I believe I shall engage the interest of the adherents to our purpose if I introduce to them one who has achieved great things in fields of thought, standing in certain relation to our own aim. We shall have an opportunity later on to refer more particularly to these relations. Here we would merely mention that he has at his disposal an amazingly rich fund of material, comprising observations and research in directions which are still, in part, terra incognita to us, and which I will endeavour later on to render accessible to a wider circle.
Franz Hartmann, son of Dr. Carl Hartmann, medical officer of the Governmental district of Kempten, in Bavaria, born at the close of the ‘30's, studied medicine and pharmacy at Munich, at which University he was also named Doctor medicinal and magister pharmaciae.
Thirty years ago he proceeded as a young doctor to France, and went to Havre to see the sea. In the harbour of this town lay at the time a ship just ready to sail for New York, the owner of which was seeking for a doctor for the voyage. Coming accidentally across Dr. Hartmann, he proposed to him to join the ship. Dr. Hartmann agreed fo do so, and a few hours later he was on the high seas. On arriving at New York, he was so favourably impressed with American life that he decided to seek his future on that continent. [Page 14]
An inborn love of wandering and of a life of adventure, the interest of becoming acquainted with new countries and conditions of life led him to the Northern and Southern States of North America, to Texas, Mexico, etc., occupying the position of doctor, chemist, or author, according to circumstances. On a journey to New Orleans he was attacked by robbers and lost his fairly considerable savings, reaching that town penniless, and deprived of even decent clothing. Here he had to commence again from the beginning, and was thankful to find a place as medical attendant in an apothecary's shop. But he soon raised himself from this, as New Orleans offered a rich field for his professional activity. In this town he also made the acquaintance of a young lady of good family, whom he married. After a happy married life of only a year and a half he became a widower, and once more the love of wandering awoke within him. Hartmann went to the Rocky Mountains of Colorado, where he lived for many years an active life as a doctor, mining proprietor, and author. In the '70's he removed to San Francisco. There a call reached him from India, where he was already known by his writings on mystical philosophy. He first visited Japan and China, and afterwards reached India for a prolonged stay. In Madras he joined the Theosophical Society, of which he became General Secretary. In this position he had the opportunity of becoming acquainted with countries and people such as seldom falls to the lot of a European, and to penetrate by means of his intimate intercourse with the Guardians of the Ancient Indian Wisdom — learned Buddhists and Brahmins — into the mysteries and unfathomable depths of a culture covering many thousands of years and the cradle of our own.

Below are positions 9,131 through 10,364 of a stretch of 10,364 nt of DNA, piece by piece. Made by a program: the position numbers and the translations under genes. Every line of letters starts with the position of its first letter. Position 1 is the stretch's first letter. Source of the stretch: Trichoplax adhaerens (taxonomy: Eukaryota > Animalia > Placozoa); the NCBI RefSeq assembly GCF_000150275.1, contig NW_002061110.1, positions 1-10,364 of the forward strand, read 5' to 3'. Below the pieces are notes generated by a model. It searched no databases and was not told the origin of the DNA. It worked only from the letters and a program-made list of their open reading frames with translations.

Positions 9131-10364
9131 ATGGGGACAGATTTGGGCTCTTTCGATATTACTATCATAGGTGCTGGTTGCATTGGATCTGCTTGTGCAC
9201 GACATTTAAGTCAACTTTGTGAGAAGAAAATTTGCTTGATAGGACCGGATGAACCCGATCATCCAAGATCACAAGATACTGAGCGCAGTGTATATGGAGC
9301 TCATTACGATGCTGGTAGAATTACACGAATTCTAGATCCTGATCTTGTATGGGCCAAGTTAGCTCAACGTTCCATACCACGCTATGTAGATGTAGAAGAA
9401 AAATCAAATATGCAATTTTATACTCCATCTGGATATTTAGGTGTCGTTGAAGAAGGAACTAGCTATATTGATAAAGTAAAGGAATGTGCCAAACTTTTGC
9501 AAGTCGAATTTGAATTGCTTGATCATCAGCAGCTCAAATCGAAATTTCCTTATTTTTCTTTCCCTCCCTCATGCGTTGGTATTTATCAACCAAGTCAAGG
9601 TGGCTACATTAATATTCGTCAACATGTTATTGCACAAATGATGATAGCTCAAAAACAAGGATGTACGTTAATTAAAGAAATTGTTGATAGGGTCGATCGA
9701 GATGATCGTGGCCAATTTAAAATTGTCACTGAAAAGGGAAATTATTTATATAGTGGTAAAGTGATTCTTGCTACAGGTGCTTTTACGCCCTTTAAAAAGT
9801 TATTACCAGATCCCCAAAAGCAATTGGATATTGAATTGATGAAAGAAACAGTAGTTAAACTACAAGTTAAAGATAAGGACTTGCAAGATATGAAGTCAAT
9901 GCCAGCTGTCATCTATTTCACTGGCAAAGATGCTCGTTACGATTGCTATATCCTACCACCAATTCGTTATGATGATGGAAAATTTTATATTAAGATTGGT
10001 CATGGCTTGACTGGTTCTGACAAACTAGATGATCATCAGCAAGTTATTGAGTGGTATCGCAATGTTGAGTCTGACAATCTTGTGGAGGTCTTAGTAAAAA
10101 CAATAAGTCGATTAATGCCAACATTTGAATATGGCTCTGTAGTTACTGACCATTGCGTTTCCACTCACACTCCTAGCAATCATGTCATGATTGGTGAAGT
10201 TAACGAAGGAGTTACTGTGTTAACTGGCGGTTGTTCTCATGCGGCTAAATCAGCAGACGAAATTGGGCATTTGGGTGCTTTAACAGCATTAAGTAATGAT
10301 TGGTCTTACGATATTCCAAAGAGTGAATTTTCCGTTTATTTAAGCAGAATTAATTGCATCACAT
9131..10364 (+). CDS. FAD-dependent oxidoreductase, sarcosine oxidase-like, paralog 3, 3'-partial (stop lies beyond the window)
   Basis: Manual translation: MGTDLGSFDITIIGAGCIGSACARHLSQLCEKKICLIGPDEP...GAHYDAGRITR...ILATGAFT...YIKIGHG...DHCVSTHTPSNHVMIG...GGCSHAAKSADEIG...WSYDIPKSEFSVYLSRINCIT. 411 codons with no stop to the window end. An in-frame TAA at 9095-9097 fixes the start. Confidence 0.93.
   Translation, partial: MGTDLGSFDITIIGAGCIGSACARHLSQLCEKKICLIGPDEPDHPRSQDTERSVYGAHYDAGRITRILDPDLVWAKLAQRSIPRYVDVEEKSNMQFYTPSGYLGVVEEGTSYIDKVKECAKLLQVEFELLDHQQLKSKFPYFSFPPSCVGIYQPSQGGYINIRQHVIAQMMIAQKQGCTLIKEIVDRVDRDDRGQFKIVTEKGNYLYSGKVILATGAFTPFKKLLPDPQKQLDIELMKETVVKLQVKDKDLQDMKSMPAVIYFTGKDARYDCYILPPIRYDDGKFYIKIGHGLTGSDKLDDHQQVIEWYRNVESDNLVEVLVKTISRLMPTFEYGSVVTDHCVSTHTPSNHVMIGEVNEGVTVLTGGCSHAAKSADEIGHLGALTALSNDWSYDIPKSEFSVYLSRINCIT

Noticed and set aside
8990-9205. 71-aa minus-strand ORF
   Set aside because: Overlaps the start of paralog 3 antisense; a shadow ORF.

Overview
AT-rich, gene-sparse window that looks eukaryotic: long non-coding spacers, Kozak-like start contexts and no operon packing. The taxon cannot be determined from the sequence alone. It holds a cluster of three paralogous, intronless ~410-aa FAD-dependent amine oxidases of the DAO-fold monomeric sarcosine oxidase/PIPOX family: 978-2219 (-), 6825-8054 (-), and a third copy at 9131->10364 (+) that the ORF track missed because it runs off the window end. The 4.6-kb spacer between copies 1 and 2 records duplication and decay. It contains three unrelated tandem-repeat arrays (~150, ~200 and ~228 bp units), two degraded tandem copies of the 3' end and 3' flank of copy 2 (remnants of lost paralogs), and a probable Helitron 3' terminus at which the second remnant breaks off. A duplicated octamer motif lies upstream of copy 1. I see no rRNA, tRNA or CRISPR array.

After 25 years in distant foreign countries, he returned in 1885 to Europe, accompanying Madame Blavatsky, who had already achieved a high reputation by her philosophical works published in the French language. At present Dr. Hartmann resides in Vienna. Devoted to his studies and literary activity, he has for years relinquished his professional work. His domain is that which, at the present time, is only attractive to a very small circle of the "enlightened", viz., the interesting field of mystical and Theosophical Philosophy. Hartmann writes only in the English language, of which he is a master in a way that causes him to be ranked with the leading authors of England and America. His most important works are a Monograph on Theophrastus Paracelsus von Hohenheim; some larger works based on the researches of many years on The Order of the Rosicrucians; also a Monograph on the Mystic Jacob Boëhme, and within the last few years, New Investigations regarding the origin of the New Testament.
Vienna, March, 1890
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